The Highway Angel program is sponsored for TCA by Internet Truckstop. Since the program’s inception in August 1997, hundreds of drivers have been recognized as Highway Angels for the unusual kindness, courtesy, and courage they have shown others while on the job. TCA has received letters and e-mails from people across North America nominating truck drivers for the program.
American Trucking Associations Announce Finalists for 2013-2014 America’s Road Team
American Trucking Associations today named 32 professional truck drivers as finalists in the selection process to become Captains on the 2013-2014 America’s Road Team. America’s Road Team, a group of professional truck drivers with superior safety records, was created in 1986 to represent the trucking industry and is sponsored by Volvo Trucks.
The 32 professional truck drivers now move on to the final round of the selection process, which will be held January 6-8, 2013 in Arlington, Va. A panel of industry officials and trucking news media will judge the contestants on their knowledge of the trucking industry, dedication to safety, ability to communicate the industry’s messages and overall safe driving record.
The newly chosen 2013-2014 America’s Road Team will be announced on January 9th. New Captains, after receiving their signature, navy blue America’s Road Team blazer, will begin their two year term working to share the industry’s message of safety, essentially and sustainability with the motoring public, news media, business and community leaders, public officials and their fellow drivers across the nation.
“America’s Road Team represents the best of the best,” said ATA President and CEO Bill Graves. “The 32 professional drivers selected as finalists all have impressive driving records, share a passion for safety and are engaged in their communities. We are honored to have them participate in this prestigious selection process.”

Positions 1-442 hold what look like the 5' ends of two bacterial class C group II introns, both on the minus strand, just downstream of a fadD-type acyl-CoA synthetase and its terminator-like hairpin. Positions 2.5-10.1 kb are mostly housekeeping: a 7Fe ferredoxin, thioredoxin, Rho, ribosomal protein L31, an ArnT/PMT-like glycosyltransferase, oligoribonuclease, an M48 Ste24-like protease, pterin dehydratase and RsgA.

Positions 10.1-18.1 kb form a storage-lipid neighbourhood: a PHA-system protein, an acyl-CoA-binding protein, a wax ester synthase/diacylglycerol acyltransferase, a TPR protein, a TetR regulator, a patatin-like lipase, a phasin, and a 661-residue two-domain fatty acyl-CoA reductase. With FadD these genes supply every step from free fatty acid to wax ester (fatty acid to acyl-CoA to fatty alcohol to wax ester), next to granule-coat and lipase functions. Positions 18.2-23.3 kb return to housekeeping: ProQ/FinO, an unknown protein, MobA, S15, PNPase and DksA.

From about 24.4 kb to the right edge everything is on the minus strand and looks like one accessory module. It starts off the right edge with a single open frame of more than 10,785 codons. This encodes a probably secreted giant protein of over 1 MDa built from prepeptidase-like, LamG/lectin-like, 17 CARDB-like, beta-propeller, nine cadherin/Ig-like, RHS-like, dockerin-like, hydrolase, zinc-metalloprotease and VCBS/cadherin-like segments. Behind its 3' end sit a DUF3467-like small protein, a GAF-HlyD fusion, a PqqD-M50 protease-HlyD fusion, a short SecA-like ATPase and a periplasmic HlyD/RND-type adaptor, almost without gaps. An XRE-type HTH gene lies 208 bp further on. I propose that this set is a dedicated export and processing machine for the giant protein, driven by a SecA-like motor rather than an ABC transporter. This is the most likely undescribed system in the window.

To be nominated to serve as an America’s Road Team Captain, professional truck drivers must be employed or leased to an ATA member company. Each nominee should have an excellent safety record, and should demonstrate an ability to communicate his or her commitment to safety and passion for the industry. Nominees should also portray a positive image of the professional truck driver in all that they do.
2013-2014 America’s Road Team Finalists:
NameCompanyHome City, State
Bigalk, Mark FedEx Ground White Bear Lake, MN
Biggerstaff, Don ABF Freight System, Inc. Maiden, NC
Borman, John, Koch Trucking Lino Lakes, MN
Bramwell, Byron YRC Freight Centerview, MO
Carlson, Ted FedEx Freight Vancouver, WA
Conklin, Donald YRC Freight LaPorta, IN
Dean, Kevin YRC Freight Rockmart, GA
Evans, Herschel Holland, Inc. Bremen, GA
Galbraith, Mick Con-way Freight Knoxville, TN
Hamilton, Paul YRC Freight Sun City, CA
Halford, Jeffrey Con-way Freight Meridian, ID
Hatfield, Loren ABF Freight System, Inc. Maumelle, AR
Kirk, Neil Penske Logistics Middletown, NY
Klang, Stephanie Con-way Truckload Diamond, MO
Lex, John Walmart Transportation Monroe, GA
Logan, Don FedEx Freight Eskridge, KS
McKown, John UPS Freight Mechanicsburg, PA
Miles, Rod Con-way Freight Lauderhill, FL
Miller, Thomas Prime, Inc. Bunkerhill, IL
Miskiewicz, Kevin YRC Freight Royersford, PA
Morrow, Bradley Con-way Freight Fargo, ND
Putnam, Christine Walmart Transportation Hesperia, CA
Savill, Paul UPS Freight Hamilton, OH
Schmeckenbecher, Otto ABF Freight System, Inc. Little Rock, AR
Schutte, James UPS Freight Indianapolis, IN
Starr, James Groendyke Transportation Wichita, KS
Stine, Todd Carbon Express Altoona, PA
Weeks, Clarence “Eddie” AAA Cooper Silver Springs, FL
Weis, Kirk ABF Freight System, Inc. Rio Rancho, NM
Wick, Nathan UPS Freight Isanti, MN
Williams, Dale Trimac Transportation Centerville, AL
Wold, Bryan Con-way Freight Reiles Acres, ND
The America’s Road Team, sponsored by Volvo Trucks, is a national public outreach program led by a small group of professional truck drivers who share superior driving skills, remarkable safety records and a strong desire to spread the word about safety on the highway. www.americasroadteam.com.
American Trucking Associations is the largest national trade association for the trucking industry. Through a federation of 50 affiliated state trucking associations and industry-related conferences and councils, ATA is the voice of the industry America depends on most to move our nation’s freight. Follow ATA on Twitteror on Facebook. Good stuff. Trucks Bring It! www.trucking.org.